23 April 2008Local empowerment company Sephaku Holdings has sold a 45% stake in its cement operations to the Dangote Group, one of Nigeria’s leading industrial conglomerates, with the proceeds of the sale being used to establish a new R3-billion cement manufacturing facility.Sephaku Cement is a subsidiary of Sephaku Holdings, a black economic empowerment company active in exploration, development and investment in platinum group metals, chrome, limestone, gold, nickel and fluorspar.The strategic partnership would provide Sephaku Cement with the necessary funding and technical expertise to carry out the construction of their new cement plant without affecting their status as a black owned and controlled company, Sephaku Cement chairman Lelau Mohuba said in a company statement last week.The foreign investment will help Sephaku achieve its objective of being the first new entrant in the South African cement industry to erect a greenfields manufacturing facility in the country since 1934, the company said, adding that a number of existing local cement plants were inefficient and of uneconomical capacity, with some being in excess of 40 years old.Sephaku Cement CEO Pieter Fourie said that plans were on track to be in production by mid-2010, with the R3-billion cement plant having a production capacity of some 2.2-million tons per year.He added that it would be the “most modern cement plant in South Africa, and would set the benchmark for emissions as well as power and energy efficiencies.”For their part, Dangote Group president Aliko Dangote said that the partnership with Sephaku provided an early entry for the group into the “exciting” South African cement market, with a group of likeminded entrepreneurs.Working together would provide a win-win solution to delivering cost-effective products at world-class levels of energy efficiency and emissions, he added.The Dangote Group is a major Nigerian conglomerate, leading the country’s cement market. It recently commissioned two cement plants with a combined capacity of 8 million tons per year.Dangote Cement also has two import terminals located in Lagos and Port Harcourt, which have production lines to supply cement in 50kg and 1 500 kg bags as well as bulk tankers carrying 35 metric ton loads.Other Dangote industrial product lines include salt, sugar, flour and pasta.SAinfo reporter Would you like to use this article in your publicationor on your website?See: Using SAinfo material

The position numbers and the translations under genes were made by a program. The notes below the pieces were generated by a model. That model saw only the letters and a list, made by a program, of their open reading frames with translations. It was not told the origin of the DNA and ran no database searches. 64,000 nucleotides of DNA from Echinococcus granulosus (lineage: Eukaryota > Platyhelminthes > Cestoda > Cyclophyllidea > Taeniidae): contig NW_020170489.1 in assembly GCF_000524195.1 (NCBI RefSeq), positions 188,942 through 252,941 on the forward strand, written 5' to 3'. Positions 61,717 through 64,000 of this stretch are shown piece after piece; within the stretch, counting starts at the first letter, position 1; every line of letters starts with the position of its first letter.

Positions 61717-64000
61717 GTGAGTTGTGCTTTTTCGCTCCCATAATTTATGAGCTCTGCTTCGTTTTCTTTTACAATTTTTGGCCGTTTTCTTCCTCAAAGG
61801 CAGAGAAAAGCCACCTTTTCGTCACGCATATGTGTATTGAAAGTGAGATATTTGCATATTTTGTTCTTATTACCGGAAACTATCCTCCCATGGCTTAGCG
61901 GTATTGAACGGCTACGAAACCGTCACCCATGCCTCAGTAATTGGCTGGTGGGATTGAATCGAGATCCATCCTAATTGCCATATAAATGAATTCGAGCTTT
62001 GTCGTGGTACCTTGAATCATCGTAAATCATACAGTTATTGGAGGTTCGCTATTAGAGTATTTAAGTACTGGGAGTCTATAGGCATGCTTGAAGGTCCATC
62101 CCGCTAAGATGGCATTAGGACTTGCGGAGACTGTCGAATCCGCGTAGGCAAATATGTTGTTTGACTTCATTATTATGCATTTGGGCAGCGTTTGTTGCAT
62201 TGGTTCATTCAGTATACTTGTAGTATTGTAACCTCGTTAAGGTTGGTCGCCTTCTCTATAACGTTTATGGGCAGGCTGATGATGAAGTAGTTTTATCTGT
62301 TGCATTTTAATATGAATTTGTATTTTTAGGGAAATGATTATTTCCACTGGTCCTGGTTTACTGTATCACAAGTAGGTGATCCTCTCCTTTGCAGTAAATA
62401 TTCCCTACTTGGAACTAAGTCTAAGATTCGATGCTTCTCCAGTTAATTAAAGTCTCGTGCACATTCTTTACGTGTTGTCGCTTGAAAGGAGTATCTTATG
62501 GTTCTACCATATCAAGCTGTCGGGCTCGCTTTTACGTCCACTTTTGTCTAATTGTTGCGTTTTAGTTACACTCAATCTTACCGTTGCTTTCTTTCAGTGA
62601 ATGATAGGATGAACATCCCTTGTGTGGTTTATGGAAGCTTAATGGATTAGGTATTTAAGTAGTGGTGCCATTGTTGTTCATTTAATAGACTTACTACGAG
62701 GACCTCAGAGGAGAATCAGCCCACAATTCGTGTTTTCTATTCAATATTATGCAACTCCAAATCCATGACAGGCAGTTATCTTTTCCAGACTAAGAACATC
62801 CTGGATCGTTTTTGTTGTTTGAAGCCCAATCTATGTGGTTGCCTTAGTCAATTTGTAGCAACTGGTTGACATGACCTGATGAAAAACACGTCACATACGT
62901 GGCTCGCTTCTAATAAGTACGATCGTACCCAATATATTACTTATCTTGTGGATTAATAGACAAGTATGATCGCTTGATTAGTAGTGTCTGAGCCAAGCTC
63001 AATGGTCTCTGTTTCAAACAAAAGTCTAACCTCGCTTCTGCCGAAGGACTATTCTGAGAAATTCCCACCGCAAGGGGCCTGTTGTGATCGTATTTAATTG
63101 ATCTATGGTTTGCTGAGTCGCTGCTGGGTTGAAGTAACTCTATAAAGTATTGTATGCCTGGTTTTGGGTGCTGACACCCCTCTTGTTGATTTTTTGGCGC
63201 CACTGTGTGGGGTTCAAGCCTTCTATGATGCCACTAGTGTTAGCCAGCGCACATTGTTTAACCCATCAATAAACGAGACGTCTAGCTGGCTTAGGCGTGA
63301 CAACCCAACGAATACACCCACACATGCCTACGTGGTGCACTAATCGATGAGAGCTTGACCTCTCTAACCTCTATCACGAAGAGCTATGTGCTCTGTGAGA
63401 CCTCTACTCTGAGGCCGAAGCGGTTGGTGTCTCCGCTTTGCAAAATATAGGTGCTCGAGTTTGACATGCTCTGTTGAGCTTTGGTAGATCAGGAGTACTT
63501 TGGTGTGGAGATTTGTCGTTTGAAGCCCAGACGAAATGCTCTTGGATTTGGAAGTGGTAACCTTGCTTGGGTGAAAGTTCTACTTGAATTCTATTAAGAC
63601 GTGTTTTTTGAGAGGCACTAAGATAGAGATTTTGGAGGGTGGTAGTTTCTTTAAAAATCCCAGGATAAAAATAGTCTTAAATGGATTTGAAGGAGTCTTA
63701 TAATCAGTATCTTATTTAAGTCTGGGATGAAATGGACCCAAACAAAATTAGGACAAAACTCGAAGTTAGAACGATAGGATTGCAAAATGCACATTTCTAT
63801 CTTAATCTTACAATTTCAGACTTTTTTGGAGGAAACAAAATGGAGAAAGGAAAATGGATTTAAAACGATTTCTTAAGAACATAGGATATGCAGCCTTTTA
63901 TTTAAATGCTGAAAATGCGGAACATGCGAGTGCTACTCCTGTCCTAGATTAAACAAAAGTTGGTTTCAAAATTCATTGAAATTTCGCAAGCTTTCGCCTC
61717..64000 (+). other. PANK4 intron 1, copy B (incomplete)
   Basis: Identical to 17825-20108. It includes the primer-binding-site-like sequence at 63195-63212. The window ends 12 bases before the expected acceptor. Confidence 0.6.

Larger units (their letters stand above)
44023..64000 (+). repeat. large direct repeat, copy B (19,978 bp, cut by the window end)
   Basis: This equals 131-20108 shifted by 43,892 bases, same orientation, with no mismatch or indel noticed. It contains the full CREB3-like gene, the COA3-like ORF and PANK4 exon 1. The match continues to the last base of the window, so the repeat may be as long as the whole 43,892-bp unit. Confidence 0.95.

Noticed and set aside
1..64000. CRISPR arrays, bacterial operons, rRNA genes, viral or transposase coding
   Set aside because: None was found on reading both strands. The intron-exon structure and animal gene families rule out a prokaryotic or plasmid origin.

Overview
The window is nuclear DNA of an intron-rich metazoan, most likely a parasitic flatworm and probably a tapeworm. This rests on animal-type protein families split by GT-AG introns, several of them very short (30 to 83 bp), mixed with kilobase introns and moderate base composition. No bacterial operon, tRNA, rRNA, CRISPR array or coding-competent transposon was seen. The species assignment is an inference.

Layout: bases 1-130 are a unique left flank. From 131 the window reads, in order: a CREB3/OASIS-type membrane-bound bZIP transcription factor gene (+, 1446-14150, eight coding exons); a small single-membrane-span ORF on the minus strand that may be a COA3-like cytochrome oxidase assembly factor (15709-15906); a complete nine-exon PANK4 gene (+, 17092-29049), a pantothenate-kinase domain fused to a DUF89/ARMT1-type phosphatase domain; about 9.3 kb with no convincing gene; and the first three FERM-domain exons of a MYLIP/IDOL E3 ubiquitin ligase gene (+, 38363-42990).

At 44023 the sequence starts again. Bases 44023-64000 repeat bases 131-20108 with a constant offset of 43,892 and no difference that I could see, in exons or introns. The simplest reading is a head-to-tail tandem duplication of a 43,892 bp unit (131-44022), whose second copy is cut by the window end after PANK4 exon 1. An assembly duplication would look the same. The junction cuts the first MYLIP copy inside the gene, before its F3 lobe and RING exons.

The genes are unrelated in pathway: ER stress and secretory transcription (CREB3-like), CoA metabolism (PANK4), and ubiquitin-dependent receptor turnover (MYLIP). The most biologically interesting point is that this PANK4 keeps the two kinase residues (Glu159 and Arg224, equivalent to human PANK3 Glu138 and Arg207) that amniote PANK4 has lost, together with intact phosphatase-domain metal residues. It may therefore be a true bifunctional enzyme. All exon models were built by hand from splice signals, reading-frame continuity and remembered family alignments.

Leisure outings are part of the life-enriching experience brought by Theoand Angie Krynauw to Quayiya Secondary School. Current junior mayor of the municipalityof Overstrand, young Lungisa Qenduhopes to complete a civil engineeringdegree after school.(Images: Theo de Wet) MEDIA CONTACTS • Theo and Angie Krynauw +27 82 654 4924 • Theo de Wet Enlighten Education Trust +27 28 313 0974RELATED ARTICLES • Creating chances for SA youngsters • Career guidance initiative launched • Primary schools get a helping hand • Denel helps maths, science pupils • SA businesses urged to adopt schoolsEmily van RijswijckRather than settle down to a sedate retirement, a couple from Hermanus in the Western Cape has pitched in to change the lives of pupils at a school in an informal settlement and, in so doing, has helped the school to double its matric pass rate in just one year.Last year, matriculants at Quayiya Secondary School in the informal settlement of Zwelihle, outside Hermanus, notched up a 66% pass rate – an impressive achievement , because just a year before the school had been classified by the Department of Basic Education as dysfunctional, with more than two-thirds of its pupils failing the all-important Grade 12.Zwelihle is an isiXhosa-speaking settlement of some 30 000 inhabitants, most of whom are unemployed.This remarkable success is largely the result of the dedicated investment of time and interest by Theo and Angie Krynauw, and the partnership they have built with Quayiya’s principal, Nkosilungile Lolwana.“It has been the most thrilling and fulfilling year of our lives,” says Theo Krynauw.Their work recently attracted sponsorship from insurance group MiWay, which supports the Krynauws’ outreach programme with a car and petrol and mobile costs.Getting involved in the communityWhen the Krynauws moved down to the coast from Pretoria in February 2011 they felt they had a calling, and had their hearts set on becoming involved in the broader community.The couple was touched by the plight of Quayiya, which had such a negative public image that nobody wanted to become involved with it.“It was as if people had given up on it and couldn’t be bothered any more,” says Krynauw.With a matric pass rate of 32% in 2010, the school had been classified as dysfunctional and seemed to be beyond saving. This was just the challenge the Krynauws were looking for.“We went up to the school and told them ‘we are here, we are available, how can we help’,” Krynauw recalls.At first they would speak to the pupils every Monday during assembly. The couple would arrive at the school with a borrowed public address system and talk to the 1 200 pupils about living a spiritual and motivated life.“Our focus is not on religion but rather on raising the values of the children in general,” says Krynauw. “If a person feels they have value, they start to do valuable things.”Out and aboutThe first few assembly meetings were soon followed by more practical exercises and now, each week a different group of ten pupils is taken on an excursion to expose the youngsters to something totally outside of their limited life experience.“We take them to art galleries, farms, radio stations, nature walks, and even crazy beach parties. Often experts in the field of interest accompany us.”Two pupils are chosen from the weekly group and are brought in to spend one night with the Krynauws at home.“This is where we really move beyond the surface and get to know the children. This is where we learn about their hopes and dreams and aspirations.”Ivy Ngoqi and Lungisa Qendu are two such pupils. Familiar with the hard knocks of life, they now believe they have a future.Life has been very difficult for Ivy since her mother died in December, says Theo Krynauw. But she dreams of becoming a paramedic and, with the couple’s help, is working hard towards that goal.An exceptionally pretty girl, Ivy could also very easily be a Face of Africa model, the Krynauws believe. To help get her modelling career off the ground, which could ultimately help her to achieve her dream of becoming a paramedic, the Krynauws will take her to Cape Town later this year to build a professional modelling portfolio.Lungisa is junior mayor of the Overstrand Municipality, where Hermanus is situated. Krynauw refers to him as a “remarkable boy” with leadership qualities that have helped him develop into one of the best junior mayors the area has ever produced, according to Theo de Wet, manager of the Overstrand junior council.De Wet was instrumental in launching the junior council eight years ago, and says that in its history Lungisa stands out as the best to date – quite an achievement considering that some junior mayors came from far more privileged and well-educated backgrounds.The junior council is racially representative with the 35 members selected from five schools in the area.“Some members, such as Lungisa, live in shacks while others come from rich families who travel overseas once a year,” says De Wet.Junior council members have to undertake at least eight community service delivery projects during their one year term.De Wet is also the founder of the Enlighten Education Trust which works with youngsters between the ages of 15 and 25 in the Overstrand area. A non-profit organisation which focuses on life skills, life enrichment and leadership, De Wet makes it clear that Enlighten is not an upliftment programme.“There are thousands of youth trapped in townships with limited life experience or with experiences only moulded by township life,” he says. “We look at those young people with potential and through our three interventions aim to expose them to other experiences and the bigger world outside.”Lungisa, who excels in maths, hopes to further his studies after matric. If all goes well, and with the help of the Krynauws, he will qualify for a R75 000 (US$9 700) bursary from engineering group Aurecon, to offset the costs of a civil engineering degree.Medical helpThe medical needs of the children are not ignored. The Krynauws have negotiated with general practitioners, dentists, optometrists and audiologists in the area to give their time and professional help in the case of emergencies.The real thrill they receive from their work is seeing the way the children are beginning to believe in themselves and how they start to visualise their own future, full of hope, says Theo Krynauw.“It is so rewarding to find children with such potential and then to somehow or other connect them with a source to meet their practical needs, be it medicine or bursary money for further studies.”He adds: “For as long as they want us to be involved we will be involved in this school.”